Sherry Brownlee brought three native perennials for exchange, and gave a comprehensive description of each.
The Indian Pink shown above grows in partial to full shade in upright 12" to 24" clumps.
A cluster of 2 to 12 vivid red tubular flowers with yellow interiors appears in May.
Indian Pink attracts pollinators and will spread if planted in loamy soil and allowed to seed.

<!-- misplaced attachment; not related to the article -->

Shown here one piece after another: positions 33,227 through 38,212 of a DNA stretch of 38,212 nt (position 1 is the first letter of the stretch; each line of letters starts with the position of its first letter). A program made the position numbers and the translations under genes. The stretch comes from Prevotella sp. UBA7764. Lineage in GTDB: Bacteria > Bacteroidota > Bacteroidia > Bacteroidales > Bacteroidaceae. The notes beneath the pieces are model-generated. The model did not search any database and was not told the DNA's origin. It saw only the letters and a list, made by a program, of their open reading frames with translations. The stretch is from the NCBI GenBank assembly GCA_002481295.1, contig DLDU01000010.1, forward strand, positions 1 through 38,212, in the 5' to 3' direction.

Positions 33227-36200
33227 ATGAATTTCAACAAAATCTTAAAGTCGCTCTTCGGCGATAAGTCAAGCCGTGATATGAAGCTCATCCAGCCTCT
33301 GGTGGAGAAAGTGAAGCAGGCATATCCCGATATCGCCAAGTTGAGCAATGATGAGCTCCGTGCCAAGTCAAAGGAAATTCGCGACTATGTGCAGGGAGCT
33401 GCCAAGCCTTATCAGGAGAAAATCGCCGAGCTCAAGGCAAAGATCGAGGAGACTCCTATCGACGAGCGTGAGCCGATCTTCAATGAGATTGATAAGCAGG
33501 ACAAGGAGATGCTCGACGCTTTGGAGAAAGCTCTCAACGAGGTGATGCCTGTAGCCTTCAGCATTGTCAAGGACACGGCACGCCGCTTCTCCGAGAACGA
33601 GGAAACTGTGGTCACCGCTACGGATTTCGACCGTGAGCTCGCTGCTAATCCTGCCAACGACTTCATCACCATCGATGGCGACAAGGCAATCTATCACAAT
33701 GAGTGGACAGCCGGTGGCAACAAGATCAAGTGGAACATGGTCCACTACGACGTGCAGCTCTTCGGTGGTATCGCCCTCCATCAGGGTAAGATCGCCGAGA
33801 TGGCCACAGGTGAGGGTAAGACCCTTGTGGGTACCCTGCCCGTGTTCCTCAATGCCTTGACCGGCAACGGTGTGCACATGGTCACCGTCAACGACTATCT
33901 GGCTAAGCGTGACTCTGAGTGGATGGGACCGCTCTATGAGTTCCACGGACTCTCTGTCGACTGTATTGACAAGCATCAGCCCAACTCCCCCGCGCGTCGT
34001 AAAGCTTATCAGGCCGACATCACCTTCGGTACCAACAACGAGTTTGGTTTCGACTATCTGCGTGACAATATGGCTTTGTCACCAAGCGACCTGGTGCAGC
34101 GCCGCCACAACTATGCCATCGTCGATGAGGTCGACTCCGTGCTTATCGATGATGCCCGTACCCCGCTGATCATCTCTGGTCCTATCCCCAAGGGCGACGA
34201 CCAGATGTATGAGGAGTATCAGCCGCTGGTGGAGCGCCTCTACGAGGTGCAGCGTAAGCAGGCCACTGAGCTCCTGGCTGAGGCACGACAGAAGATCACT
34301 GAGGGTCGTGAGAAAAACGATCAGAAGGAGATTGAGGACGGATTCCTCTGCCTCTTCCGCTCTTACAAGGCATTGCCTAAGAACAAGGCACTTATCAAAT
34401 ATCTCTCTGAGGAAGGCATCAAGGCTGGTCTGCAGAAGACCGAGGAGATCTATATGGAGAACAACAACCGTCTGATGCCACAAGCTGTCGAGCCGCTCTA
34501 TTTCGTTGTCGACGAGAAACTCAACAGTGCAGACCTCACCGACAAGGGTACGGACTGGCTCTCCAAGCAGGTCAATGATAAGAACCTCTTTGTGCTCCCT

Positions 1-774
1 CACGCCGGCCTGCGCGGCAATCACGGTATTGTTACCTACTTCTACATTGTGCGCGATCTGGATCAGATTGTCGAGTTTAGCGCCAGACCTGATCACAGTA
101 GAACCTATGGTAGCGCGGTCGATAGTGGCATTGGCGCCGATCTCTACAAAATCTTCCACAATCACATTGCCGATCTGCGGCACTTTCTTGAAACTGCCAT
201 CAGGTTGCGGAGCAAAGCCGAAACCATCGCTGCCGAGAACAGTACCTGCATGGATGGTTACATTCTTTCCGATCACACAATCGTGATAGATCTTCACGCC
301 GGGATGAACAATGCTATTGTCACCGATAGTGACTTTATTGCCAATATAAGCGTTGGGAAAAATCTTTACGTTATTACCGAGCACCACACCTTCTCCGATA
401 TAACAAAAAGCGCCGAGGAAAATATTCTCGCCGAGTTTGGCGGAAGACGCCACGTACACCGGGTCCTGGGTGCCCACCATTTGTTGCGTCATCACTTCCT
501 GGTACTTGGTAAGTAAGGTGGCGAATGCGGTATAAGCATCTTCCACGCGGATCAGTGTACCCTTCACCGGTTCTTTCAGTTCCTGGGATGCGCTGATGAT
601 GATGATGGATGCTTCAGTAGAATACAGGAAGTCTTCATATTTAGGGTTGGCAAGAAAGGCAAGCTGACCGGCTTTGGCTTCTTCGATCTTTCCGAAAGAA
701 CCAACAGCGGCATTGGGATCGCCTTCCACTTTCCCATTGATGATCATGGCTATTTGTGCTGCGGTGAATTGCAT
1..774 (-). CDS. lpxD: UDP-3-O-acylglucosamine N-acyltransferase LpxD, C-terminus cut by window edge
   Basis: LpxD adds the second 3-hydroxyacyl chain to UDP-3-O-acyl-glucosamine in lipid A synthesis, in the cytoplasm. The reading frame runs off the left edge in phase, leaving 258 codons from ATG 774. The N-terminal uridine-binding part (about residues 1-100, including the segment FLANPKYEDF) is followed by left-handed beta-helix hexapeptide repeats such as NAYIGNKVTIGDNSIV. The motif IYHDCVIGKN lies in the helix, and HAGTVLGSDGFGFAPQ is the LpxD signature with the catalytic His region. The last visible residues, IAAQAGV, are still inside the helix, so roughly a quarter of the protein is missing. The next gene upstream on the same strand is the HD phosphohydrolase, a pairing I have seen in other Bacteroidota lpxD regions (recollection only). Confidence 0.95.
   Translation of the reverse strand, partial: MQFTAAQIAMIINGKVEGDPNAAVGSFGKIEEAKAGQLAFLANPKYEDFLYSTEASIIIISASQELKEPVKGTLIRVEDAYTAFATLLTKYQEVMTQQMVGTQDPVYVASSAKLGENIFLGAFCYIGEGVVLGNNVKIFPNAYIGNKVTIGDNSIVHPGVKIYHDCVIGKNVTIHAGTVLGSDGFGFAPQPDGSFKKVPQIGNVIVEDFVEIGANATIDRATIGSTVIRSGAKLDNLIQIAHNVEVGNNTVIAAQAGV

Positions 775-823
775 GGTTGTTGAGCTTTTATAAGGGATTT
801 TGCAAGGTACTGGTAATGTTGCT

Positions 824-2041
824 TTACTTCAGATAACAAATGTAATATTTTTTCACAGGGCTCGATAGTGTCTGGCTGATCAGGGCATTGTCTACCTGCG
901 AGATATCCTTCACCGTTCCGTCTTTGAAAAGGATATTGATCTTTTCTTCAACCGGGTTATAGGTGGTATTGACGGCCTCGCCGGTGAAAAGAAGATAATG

Hexastylis virginica looks similar to wild ginger, but the evergreen heart-shaped leaves are mottled green with silvery grey and have a pungent smell. 'Blooms' occur below the leaves at soil level, and are called 'little brown jugs' because of their appearance.
Linaria vulgaris spreads in partial shade with clumps up to three feet tall. A long crowded raceme of lacy foliage is topped by 1-inch yellow flowers with orange throats.
The blooms of this aggressive plant are attractive to bees and butterflies.